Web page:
Contributed by : A.Vaysman  Honored coach of Ukraine


4 Responses

  1. I have a 6 year old son who I taught how to play chess when he was 5. I started by explaining how the pieces move and capture. I then started playing with only king & queen vs. king and rook & king versus king. That kept him going for a while. I taught him how to record games using chess notation. I then tried to impart some basic opening principles, but this is harder than teaching endgame, because all of the pieces are on the board. I then encouraged him to play computers on their easiest level, hoping that he will try some of the principles that I’ve taught him. It is at this point that I realize why my son likes chess so much. He likes to spend time with his dad. For this reason, he tends NOT to play computers. I wish that there were more children his age in our area that he could play, but chess clubs for his age group are so far from where we live.

    Chess is a game that appeals to the mind that likes to solve problems. My son likes to solve problems. Do you have any suggestions how I can continue his education?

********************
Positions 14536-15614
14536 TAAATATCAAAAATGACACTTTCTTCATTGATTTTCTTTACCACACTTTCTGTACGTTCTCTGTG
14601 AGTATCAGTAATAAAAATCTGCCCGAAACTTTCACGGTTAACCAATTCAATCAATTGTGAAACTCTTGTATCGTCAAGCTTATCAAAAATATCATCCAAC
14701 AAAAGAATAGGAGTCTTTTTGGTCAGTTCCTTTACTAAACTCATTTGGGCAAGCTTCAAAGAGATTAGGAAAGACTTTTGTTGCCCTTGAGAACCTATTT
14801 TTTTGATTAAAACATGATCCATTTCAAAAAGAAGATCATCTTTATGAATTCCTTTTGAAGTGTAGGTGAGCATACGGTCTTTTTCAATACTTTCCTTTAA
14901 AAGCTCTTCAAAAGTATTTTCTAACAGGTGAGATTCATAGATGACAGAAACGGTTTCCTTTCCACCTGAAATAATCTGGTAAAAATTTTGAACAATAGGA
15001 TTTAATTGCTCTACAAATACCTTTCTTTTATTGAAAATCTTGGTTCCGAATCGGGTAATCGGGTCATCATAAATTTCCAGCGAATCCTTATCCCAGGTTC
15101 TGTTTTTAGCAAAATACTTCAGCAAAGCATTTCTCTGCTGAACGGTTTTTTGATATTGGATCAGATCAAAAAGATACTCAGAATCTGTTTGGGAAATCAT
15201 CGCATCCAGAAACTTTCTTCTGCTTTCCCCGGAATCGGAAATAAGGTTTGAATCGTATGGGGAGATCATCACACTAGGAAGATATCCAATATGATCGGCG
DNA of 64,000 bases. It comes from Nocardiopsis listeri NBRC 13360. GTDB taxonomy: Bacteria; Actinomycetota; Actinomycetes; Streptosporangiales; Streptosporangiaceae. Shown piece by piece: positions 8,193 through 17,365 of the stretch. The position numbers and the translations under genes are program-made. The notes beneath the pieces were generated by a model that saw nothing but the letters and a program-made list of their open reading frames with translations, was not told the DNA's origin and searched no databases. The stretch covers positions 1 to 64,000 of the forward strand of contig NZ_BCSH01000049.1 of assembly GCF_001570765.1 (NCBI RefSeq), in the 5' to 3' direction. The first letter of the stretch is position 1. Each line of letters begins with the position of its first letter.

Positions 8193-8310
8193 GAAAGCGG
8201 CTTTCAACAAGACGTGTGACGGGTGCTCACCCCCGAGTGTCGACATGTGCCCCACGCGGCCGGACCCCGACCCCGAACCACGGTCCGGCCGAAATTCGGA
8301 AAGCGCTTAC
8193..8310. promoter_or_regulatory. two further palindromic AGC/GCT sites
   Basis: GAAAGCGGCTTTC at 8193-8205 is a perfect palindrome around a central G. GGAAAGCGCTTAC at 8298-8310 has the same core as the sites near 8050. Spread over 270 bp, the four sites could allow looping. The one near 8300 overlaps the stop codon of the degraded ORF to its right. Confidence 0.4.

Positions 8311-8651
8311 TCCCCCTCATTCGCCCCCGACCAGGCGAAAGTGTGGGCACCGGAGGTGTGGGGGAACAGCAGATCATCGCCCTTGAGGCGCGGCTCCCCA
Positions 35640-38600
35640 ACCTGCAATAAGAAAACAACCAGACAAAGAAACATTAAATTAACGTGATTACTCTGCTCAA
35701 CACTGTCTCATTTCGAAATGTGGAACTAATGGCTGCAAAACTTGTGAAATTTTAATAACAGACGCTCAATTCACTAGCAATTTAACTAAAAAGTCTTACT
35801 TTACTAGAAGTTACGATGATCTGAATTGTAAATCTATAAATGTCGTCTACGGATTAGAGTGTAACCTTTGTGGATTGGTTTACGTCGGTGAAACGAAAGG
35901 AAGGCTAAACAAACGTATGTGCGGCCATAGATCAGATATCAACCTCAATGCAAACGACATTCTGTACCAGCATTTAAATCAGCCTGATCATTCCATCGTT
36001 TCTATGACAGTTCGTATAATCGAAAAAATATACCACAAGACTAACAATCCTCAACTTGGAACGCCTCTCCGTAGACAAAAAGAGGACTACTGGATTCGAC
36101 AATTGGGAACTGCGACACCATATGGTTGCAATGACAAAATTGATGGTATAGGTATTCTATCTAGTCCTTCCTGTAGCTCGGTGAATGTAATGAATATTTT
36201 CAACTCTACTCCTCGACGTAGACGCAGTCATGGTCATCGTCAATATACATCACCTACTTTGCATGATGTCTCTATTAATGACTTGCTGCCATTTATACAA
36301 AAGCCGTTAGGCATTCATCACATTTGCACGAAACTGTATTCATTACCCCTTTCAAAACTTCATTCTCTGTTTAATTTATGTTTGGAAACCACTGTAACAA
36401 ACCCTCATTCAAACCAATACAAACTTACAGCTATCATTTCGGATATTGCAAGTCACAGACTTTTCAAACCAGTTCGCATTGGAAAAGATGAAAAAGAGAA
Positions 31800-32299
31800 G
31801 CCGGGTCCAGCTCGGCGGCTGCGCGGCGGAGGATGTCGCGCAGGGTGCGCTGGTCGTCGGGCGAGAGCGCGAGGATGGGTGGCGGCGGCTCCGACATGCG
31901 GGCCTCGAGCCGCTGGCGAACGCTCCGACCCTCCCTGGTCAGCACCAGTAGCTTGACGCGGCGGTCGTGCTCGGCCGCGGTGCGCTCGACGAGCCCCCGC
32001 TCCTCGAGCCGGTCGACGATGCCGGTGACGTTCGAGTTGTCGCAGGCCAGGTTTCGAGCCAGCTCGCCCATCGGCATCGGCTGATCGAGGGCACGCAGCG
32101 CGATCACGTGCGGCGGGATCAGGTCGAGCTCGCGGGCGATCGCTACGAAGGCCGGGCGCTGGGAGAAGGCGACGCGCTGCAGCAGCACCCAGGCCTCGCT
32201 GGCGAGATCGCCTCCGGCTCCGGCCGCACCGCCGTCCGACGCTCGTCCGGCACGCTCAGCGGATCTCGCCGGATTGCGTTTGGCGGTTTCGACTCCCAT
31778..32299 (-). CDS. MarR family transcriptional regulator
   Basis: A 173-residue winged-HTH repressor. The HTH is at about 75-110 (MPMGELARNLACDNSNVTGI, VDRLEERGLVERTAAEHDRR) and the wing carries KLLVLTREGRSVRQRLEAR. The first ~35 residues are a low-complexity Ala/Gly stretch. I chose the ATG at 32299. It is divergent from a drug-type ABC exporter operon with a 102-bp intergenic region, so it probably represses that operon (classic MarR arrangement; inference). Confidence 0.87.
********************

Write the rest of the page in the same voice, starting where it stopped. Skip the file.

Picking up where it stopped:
2. My daughters and I have played together since they were 3 & 5. Obviously at 3 the games were NOT FIDE rules. My youngest is now 11, 1300 + on ICC and heading (I hope) towards her third top two finish at Chess For Success State tournament.

    Above all make chess good quality time with Dad. Keep adding pieces until he can handle them all. Pawn games are fun. All pawns on starting squares. 1st to promote wins. Each piece in turn can be added.

    Keep challenging his knowledge through your own reading. Besides opening basics (1 or 2 central pawn moves, develop pieces, knights before bishops, don’t move a piece more than once) don’t worry about it.

    Train to spot and benefit from hanging pieces and not to hang his own. Tactics, tactics, tactics. Lots of good books to get positions from. Set them up on the board.

    As for people to play, check with his school. Look on the web for scholastic chess organizations in your area. Start at chess club at his school. K-5 is not too big an age spread for beginners (I teach several with a private company).

    Contact USCF (if in the states), FIDE or local chess clubs for instructors. Some may run kids chess clubs. When he is ready to play complete games check out FICS (free internet chess server) geared towards kids. If he gets more serious, ICC is a great resource for serious play (it may be hard to find strong competitors locally).

    I hope some of this helps. I have spent many fabulous hours playing chess with my girls and am gratified by the intellectual benefits they have also gained. Keep it fun and keep new information flowing.

    P.S. I have a good book list if you are interested.

  3. Dear Chris!
    Thanks for your comments , very useful!

  4. YAA Adding this to my bookmarks. Thank You